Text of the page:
I think two of the biggest obstacles to more widespread acclaim for LT was timing and race. Timing in that Lennie came up at the same time as Bird when Bird was at his most popular.[BTW manysaid LT was Birds favorite pianist]. Lennie was forging a dynamic trail parallel to Charlies every bit as deep and heavy yet completely different. When Bird died he went in such a way that the world could see it as a poetic archetype of the tortured artist. His meteoric life, even aside from the depth of his music was the stuff of legends. Not to take anything away from Charlie because I truly see him in the same band as as Hendrix and Bach[think they let Karen Carpenter sit in?] but Parker's influence at the time went above and beyond even his music, not leaving much room for anything so very different as Lennie's music. Then there's the race card. Who's talking about the magnitude of the influence of race in 50's and 60's jazz? Think there wasn't politics in Jazz? Lennie was notorious for not being P.C. [not the bassist]. I don't believe he was a racist or anything, he was just the last person on earth to blow smoke up anybodies arse. None of this was in lennie's favor regarding widespread appeal. I guess it's a good thing that he seemed like the kind of guy who would probably prefer to go out shaking his fist at the world.
     
  16. Ed Fuqua

    Ed Fuqua

    Dec 13, 1999
    NYC
    Chuck Sher publishes my book, WALKING BASSICS:The Fundamentals of Jazz Bass Playing.
    Lee especially wrote as many heads over original harmony as he did over standard changes. But I don't think that you can say that Lennie et al wrote more heads over standard changes than (in particular) Bird and other boppers. Most of Bird's recorded output is new heads over old changes.
     
  17. Jeff's and Eds last posts were as if they were reading my mind.
     
  18. Been listening to a lot of Lee Konitz while riding the train these days. I have several Konitz and Marsh recordings (separately and together) including that sweet Crosscurrents recording with Bill Evans. I need more Tristano. Also, anybody into Connie Crothers, also of the Tristano school (so to speak)?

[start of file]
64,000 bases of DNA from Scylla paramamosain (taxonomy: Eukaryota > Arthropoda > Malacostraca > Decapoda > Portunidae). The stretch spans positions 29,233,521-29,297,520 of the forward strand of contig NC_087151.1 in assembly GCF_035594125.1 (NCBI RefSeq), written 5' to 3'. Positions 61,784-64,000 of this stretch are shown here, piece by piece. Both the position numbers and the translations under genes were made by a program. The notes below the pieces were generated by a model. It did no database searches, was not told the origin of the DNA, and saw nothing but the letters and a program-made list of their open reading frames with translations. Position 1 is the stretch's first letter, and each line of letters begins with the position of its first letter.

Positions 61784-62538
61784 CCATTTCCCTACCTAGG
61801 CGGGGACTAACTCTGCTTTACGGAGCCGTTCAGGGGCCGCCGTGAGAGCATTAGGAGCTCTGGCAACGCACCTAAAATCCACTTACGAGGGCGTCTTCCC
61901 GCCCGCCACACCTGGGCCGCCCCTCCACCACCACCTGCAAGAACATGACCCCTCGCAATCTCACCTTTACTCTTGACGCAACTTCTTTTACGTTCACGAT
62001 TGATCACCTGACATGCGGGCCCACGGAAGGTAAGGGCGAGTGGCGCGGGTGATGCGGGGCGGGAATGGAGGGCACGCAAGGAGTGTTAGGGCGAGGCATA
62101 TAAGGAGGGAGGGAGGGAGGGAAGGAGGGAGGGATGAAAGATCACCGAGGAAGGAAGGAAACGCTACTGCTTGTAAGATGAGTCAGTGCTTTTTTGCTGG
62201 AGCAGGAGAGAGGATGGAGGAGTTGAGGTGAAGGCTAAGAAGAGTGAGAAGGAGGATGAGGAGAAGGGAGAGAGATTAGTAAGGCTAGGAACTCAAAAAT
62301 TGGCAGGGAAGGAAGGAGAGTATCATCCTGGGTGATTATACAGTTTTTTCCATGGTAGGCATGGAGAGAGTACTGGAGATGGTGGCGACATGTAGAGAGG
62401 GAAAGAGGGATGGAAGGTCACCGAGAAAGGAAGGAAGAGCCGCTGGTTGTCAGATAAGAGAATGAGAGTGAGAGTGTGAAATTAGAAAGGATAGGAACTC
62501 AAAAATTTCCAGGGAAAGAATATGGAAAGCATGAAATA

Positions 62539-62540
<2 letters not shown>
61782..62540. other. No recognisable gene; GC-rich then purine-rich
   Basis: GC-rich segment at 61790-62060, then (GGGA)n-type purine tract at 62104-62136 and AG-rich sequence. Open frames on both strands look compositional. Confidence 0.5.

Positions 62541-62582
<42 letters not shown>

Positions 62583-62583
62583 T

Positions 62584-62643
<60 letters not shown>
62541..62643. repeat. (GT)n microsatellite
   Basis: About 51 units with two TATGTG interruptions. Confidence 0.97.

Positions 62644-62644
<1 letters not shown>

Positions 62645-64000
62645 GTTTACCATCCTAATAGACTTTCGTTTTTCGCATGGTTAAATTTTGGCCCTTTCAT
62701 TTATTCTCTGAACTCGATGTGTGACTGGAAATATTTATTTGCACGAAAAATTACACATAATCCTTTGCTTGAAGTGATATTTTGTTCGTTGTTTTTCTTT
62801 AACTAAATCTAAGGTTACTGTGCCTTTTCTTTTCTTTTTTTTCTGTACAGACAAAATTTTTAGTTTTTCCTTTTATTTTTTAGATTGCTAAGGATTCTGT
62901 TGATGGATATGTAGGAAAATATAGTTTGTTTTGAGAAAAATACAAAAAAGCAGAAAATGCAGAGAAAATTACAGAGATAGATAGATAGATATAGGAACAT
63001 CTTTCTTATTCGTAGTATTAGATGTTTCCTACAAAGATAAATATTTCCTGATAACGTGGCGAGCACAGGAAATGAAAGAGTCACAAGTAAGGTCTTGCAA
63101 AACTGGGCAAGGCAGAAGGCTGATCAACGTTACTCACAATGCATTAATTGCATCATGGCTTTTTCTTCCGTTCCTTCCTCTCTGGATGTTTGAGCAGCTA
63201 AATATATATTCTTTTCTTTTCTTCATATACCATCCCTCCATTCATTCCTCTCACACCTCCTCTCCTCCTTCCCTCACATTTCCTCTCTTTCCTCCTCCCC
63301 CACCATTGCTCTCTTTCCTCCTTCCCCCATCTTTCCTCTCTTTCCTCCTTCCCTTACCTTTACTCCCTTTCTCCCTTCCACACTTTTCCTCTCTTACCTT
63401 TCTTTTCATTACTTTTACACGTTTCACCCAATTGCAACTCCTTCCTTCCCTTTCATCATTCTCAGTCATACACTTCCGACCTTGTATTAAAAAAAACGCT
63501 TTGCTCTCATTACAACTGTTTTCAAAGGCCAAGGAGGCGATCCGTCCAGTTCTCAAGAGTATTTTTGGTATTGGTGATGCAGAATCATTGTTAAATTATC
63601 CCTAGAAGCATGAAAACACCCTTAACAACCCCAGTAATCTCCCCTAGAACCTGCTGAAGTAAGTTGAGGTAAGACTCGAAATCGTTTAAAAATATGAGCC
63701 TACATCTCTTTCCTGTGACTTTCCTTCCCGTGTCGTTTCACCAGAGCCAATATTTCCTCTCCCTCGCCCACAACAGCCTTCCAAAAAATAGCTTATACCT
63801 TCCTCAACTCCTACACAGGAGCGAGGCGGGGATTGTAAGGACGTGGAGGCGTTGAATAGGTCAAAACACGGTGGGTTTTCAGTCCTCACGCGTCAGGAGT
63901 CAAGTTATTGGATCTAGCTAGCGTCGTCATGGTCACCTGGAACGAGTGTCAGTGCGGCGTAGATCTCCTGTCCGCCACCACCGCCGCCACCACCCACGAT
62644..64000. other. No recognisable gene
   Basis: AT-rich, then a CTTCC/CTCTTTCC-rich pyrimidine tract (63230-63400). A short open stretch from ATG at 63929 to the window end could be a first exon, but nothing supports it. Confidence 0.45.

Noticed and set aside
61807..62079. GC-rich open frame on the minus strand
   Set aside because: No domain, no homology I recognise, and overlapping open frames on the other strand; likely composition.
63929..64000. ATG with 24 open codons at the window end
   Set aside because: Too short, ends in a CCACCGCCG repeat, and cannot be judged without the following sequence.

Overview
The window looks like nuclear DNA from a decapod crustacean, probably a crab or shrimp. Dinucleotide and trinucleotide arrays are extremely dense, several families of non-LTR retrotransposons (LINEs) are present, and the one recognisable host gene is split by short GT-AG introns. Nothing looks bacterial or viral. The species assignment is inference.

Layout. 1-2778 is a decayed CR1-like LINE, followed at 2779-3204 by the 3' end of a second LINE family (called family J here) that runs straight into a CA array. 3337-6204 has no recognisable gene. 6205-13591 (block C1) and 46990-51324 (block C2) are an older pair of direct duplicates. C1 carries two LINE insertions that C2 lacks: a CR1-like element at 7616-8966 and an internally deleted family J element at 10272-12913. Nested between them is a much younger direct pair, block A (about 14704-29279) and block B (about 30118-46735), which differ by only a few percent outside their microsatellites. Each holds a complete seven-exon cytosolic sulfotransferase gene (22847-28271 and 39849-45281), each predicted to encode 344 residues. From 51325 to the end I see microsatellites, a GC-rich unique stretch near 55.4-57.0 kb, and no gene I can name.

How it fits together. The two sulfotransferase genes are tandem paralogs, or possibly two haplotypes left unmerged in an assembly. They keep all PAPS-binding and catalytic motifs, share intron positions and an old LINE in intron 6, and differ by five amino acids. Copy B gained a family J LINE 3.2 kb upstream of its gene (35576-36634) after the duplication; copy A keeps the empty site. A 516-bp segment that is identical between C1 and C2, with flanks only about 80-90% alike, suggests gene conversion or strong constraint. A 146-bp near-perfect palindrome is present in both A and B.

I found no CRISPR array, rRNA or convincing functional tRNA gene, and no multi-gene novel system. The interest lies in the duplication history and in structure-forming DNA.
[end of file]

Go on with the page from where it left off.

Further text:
I can post a transcription of a Konitz composition (Mimiche) over the changes to Darn That Dream if anyone is interested and can give me advice on the best choice of formats among the limited list permissible on this forum. The *.png format looks OK to me. Can others read and print that one?
     
  19. Ed Fuqua

    Ed Fuqua

    Dec 13, 1999
    NYC
    Chuck Sher publishes my book, WALKING BASSICS:The Fundamentals of Jazz Bass Playing.
    Eeeeee, I think we may run into copyright issues for posting a melody (copyrightable material) on a website. If you wanted to transcribe Lee's solo (non-copyrightable) and put that up, that would be cool.

    The only recording of Connie's that I've heard was the one my teacher played on, PERCEPTION. It wasn't quite what I expected. I've done some sessions with her and I'd be happy to talk about them, off the board. She's got a lot of stuff up at the co-op label website, NEW ARTIST RECORDS. Sean Smith was playing with her for awhile and I admire his playing a lot.

    One record that I would like to recommend is the duo record done by Liz Gorill and Charley Krachey. Liz' playing is nothing short of jaw dropping.
     
  20. I hear ya on the copyright issue. The transcription includes everything, start to finish. The head sounds more like an improv than an head, but let's not split hairs (pun) and risk any copyright offenses. Regarding Connie Crothers, it's been a while, but I've been meaning to listen again to my one recording of hers. It's on vinyl so it requires some heavy lifting to flip the side in this digital era. I'll try to post a comment or two when I get there.